His boss, Rumsfeld, meanwhile wrote in the Wall Street Journal: "Assistance from Iraq's neighbours will be welcomed. Conversely, interference in Iraq by its neighbours or their proxies - including those whose objective is to remake Iraq in Iran's image - will not be accepted or permitted." In other words, a popular Islamic state such as Iran's will not be "accepted or permitted" to work in Iraq, despite American insistence that it wants to bring democracy to Iraq.
Here we come to the crunch. Iran's population is three times greater than Iraq's, and its territory almost three times as large. It regards itself as leader of the world's 120 million Shia Muslims, including those who form the majority in Iraq. And Iran has so far talked tough: its ambassador to the United Nations, Javad Zarif, says that Iran will not co-operate in an atmosphere of "the language of pressure".
Iran's foreign ministry spokesman Hamid Reza Asefi said last Tuesday: "We hope that wisdom and logic dominate the Americans' debate and they refrain from carrying out any interference in our affairs. Iran . . . won't hesitate even for a fraction of a moment to defend itself."
But that has not dampened the rhetoric here. Representative Porter Goss, the Republican chairman of the House intelligence committee, sees it all quite simply: "The trick in Iran is this. The good guys are trying to bring reform; the bad guys control the levers of power. Sorting the two apart and then isolating the bad guys and taking the levers of power away from them is what's got to happen." Er, yes. And Senator Joe Lieberman, a Democratic contender for the presidency next year, who almost out-hawks the Republican hawks, says there has to be "regime change" in Iran.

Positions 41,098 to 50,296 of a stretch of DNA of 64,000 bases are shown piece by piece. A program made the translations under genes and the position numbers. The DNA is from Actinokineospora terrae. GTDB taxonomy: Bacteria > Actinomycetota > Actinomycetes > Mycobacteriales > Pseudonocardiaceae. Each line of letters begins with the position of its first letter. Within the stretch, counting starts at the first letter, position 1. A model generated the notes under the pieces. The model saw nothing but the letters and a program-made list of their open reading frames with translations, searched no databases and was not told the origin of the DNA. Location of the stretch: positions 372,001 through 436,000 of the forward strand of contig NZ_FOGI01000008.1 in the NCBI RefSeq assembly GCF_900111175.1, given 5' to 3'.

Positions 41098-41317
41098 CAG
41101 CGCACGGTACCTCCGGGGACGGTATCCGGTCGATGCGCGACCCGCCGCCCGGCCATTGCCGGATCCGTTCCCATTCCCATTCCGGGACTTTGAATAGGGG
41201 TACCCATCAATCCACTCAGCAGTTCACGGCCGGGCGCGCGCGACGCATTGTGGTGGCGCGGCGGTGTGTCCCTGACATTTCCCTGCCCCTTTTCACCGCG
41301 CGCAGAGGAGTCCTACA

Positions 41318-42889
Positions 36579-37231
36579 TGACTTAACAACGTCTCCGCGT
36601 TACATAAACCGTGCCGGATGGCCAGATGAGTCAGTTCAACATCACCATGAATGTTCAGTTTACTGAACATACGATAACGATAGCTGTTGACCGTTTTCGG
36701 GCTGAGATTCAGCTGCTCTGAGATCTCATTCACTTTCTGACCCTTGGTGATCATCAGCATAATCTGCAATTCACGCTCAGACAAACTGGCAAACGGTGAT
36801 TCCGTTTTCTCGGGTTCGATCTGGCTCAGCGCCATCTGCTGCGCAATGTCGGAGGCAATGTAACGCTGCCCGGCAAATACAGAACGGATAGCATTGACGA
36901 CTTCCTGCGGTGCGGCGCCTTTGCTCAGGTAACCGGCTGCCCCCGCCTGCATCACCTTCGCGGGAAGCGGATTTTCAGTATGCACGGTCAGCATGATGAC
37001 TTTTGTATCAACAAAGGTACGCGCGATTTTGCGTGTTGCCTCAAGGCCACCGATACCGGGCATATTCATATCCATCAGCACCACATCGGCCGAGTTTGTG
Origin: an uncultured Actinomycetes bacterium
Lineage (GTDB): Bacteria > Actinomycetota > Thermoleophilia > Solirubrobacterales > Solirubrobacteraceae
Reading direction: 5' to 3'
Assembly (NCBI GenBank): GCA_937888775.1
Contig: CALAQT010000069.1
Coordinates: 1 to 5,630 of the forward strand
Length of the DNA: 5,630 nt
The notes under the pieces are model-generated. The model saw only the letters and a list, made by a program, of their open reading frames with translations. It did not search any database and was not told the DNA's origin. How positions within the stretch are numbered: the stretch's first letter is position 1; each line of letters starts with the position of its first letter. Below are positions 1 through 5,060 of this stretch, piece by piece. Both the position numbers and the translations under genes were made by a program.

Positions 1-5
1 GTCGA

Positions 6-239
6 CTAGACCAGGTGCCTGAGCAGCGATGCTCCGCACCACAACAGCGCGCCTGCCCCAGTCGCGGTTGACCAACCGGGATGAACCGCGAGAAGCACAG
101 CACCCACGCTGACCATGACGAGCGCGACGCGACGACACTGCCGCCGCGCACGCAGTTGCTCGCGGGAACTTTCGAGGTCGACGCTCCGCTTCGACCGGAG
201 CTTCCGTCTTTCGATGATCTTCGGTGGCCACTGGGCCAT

Thus the language of confrontation has escalated. "Iran said to be producing bio-weapons", says a stray headline in the Washington Post.
John Wolf, assistant secretary of state for non-proliferation, says that Iran has an "alarming, clandestine programme". Ironically, the International Atomic Energy Agency is set to inspect Iran this month and, if it finds the evidence, could rule it in violation of the Nuclear Non-Proliferation Treaty, signed by Iran in 1970. (There is little dispute that Iran has an enriched uranium programme, but it insists it is intended for energy production only; to add to the mix of portents, Russia is building Iran's nuclear energy programme.)
Senator Joe Biden, the now-respected senior Democrat on the Senate's foreign relations committee, whose career was ruined by plagiarising one of Neil Kinnock's speeches, is one of the few dissenting voices to the increasingly heated rhetoric. The US should "go slow" over Iran, he says. "I don't think we should be biting off more than we can chew right now."
However, the voice of moderation is a lonely one in Washington these days, once this administration gets the bit between its teeth.
So now we have a familiar pattern emerging: increasing threats, more authoritarian rhetoric. We have a State Department that, not withstanding Wolf's comments, is more and more disturbed by the ratcheting-up of the Pentagon's war talk amid accusations that Iran is meddling in Iraq, developing nuclear weapons, sheltering al-Qaeda members and sponsoring terrorism.
We have Iran vehemently protesting its innocence. We have high-level meetings of the administration on Iran, such as one last Tuesday. We have the White House press secretary, Ari Fleischer, saying that Iran is reacting to US demands "insufficiently". And we have the neoconservative hawks of Washington increasingly beating those drums of war.
Let us hope that, this time, caution will prevail.